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From Maastricht to Brexit by Richard Bellamy and Dario Castiglione

Social Media and the Dynamics of Public Opinion: New Avenues for Research

Political Psychology
Workshop Number
Workshop Director
Robert Johns
University of Essex
Workshop Co-Director
Maria Laura Sudulich
University of Essex

Ever since the term ‘CNN effect’ was coined to describe the impact of a 24-hour news cycle, it has been clear that public opinion was subject to constant potential influence and flux. Unfortunately, survey research, the traditional method of charting public sentiment, is slow. It is also expensive. And survey measures of public opinion are inevitably constrained by questionnaires, with little room for spontaneous expressions of opinion. Crucially, none of these limitations apply to the measurement of public opinion via social media ‘big data’. Measurement is continuous and instantaneous, providing a live monitor of public mood that can be tracked through a presidential debate, an election campaign, a foreign policy crisis, or a full parliamentary term. Respondents need not be persuaded or paid but participate voluntarily. And data from Twitter, Facebook, and so on are genuinely observational and non-reactive rather than manufactured, capturing the shades and flavours of public opinion. However, while the advent of the Internet (and especially Web 2.0) has occupied scholars studying party campaigning, elite communication and citizen participation, only recently has attention turned to social media as an outlet for the expression – and hence the measurement – of public opinion. This workshop is about understanding that source of data, exploiting it as far as possible, and recognising its limitations. We welcome three broad types of papers: empirical studies of public mood via social media; methodological work generating and validating social media measures of opinion; and theoretical contributions on the nature of public opinion measured via social media or on the role of these forums in processes of democratic deliberation and representation.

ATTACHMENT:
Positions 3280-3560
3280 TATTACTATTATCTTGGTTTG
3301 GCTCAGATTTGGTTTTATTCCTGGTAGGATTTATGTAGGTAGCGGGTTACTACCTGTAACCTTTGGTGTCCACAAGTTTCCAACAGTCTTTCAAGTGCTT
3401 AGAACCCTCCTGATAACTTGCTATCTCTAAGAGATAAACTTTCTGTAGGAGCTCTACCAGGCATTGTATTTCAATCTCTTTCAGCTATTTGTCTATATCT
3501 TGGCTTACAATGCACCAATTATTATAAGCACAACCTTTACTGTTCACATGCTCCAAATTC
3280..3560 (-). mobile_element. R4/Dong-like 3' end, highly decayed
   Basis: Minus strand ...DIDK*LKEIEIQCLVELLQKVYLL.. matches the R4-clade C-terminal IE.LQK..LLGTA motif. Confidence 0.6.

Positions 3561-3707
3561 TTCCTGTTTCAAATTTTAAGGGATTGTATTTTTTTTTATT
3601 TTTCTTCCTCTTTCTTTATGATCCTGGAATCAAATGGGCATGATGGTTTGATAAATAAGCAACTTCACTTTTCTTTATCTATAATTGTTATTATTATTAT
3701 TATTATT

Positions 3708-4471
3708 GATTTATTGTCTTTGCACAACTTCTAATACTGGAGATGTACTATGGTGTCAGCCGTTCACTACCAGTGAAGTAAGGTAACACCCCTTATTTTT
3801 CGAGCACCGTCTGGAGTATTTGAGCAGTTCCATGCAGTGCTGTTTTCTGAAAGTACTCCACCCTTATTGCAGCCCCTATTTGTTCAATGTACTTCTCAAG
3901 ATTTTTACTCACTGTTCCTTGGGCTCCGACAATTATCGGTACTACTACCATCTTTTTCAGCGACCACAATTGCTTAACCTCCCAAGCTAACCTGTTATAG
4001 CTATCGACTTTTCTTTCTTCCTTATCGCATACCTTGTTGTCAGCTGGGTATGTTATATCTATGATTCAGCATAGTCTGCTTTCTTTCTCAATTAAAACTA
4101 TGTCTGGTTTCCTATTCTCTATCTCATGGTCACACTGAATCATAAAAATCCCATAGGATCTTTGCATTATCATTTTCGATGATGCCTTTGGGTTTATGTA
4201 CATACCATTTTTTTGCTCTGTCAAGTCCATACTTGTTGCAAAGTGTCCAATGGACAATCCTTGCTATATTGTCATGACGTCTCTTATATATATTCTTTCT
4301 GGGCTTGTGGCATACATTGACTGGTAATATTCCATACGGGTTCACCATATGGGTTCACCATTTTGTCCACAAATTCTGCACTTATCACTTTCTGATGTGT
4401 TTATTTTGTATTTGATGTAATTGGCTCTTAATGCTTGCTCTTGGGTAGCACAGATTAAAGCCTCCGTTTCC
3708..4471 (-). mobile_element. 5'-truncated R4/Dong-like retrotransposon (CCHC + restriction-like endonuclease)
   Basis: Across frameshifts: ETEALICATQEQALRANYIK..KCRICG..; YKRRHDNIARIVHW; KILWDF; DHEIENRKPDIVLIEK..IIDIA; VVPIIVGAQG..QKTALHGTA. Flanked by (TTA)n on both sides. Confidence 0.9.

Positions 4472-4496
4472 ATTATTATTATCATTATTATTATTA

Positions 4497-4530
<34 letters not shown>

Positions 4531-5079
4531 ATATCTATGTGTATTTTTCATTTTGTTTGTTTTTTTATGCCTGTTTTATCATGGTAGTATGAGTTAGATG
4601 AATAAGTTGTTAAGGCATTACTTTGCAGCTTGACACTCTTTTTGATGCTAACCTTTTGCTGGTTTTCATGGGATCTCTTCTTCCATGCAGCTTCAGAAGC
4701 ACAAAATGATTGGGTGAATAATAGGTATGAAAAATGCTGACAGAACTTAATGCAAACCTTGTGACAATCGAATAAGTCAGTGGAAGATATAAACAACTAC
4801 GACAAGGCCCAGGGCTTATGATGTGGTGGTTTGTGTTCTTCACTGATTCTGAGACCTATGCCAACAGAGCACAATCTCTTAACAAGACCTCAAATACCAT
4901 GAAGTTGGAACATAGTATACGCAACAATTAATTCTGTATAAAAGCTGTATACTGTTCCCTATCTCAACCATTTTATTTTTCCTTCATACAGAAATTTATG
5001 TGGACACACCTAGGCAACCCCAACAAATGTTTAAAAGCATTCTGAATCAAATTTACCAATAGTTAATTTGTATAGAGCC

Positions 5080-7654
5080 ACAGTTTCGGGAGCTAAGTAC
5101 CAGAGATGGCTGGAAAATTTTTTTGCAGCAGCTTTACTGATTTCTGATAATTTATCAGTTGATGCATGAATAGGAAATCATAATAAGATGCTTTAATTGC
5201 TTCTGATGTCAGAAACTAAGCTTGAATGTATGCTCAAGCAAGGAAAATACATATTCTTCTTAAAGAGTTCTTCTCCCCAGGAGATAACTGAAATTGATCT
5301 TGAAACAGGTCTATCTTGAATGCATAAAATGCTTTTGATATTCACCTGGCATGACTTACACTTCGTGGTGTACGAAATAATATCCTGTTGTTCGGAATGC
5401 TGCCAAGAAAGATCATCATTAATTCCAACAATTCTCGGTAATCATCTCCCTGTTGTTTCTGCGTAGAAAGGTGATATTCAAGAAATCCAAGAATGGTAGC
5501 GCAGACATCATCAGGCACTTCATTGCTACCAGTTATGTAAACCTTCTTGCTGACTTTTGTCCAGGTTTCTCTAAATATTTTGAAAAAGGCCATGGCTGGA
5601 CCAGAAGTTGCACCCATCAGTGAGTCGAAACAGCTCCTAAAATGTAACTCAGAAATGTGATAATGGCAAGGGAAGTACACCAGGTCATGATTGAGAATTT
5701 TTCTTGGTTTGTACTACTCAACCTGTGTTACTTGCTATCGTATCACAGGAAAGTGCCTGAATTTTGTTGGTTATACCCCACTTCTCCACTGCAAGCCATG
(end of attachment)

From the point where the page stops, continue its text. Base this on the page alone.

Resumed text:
Paper List

Title Details
#refugee: The Formation and Issue Forming Function of Hashtags in Political Debate View Paper Details
A Whole New Ball Game or Not? A Comparative Analysis on the Content of the Print Media News and Tweets Circling the 2015 Turkish Elections View Paper Details
Agora: A Conceptual Exploration of the Link Between Social Media as Public Space, and Direct, Representative and Deliberative Democracy View Paper Details
Issue Salience on Twitter During the Swedish Pre-Electoral Party Leader Debates View Paper Details
On-line Dynamics of the Far-Right and Far-Left. The Case of the September 2015 Parliamentary Election in Greece View Paper Details
Politicizing Europe: The Twitter Debate During the 2015 Spanish General Elections View Paper Details
Public Opinion on Twitter from a Political Elite Point of View. A Conceptualization, Empirical Exploration and Discussion of the (Dis)advantages of Alternative Approaches View Paper Details
Read it on Reddit: Canadian Politics on a Deliberative Numeric Platform View Paper Details
Reflecting and Mediating Public Opinion: Twitter and the 2015 UK General Election View Paper Details
Regularity and Irregularities of Online Participation: The Scottish Referendum on Facebook and Twitter View Paper Details
Second Screen Effects on Candidate Performance Evaluations during the 2013 Televised German Candidate Debate View Paper Details
Something Old, Something New…: Assessing Public Opinion by Validating Social Media Data View Paper Details
Talk is Cheap: Selective Politicization of EU Dimension in the 2014 EP Elections View Paper Details
The Hashtag Election? Social Media in the 2015 UK General Elections View Paper Details
The Meaning of 'Public' and 'Opinion' when using Big Data to Study Public Opinion View Paper Details
The Need for Conceptual Metaphors and Qualitative Analysis to Capture Spontaneous Expressions of Opinion in the EU Twitter Profiles View Paper Details
To #VoteLeave or #StrongerIn? What Can Twitter Tell us About Cognitive Framing in the EU Referendum Debate View Paper Details
What Happens Inside a Public Opinion? A Micro-Level Approach View Paper Details
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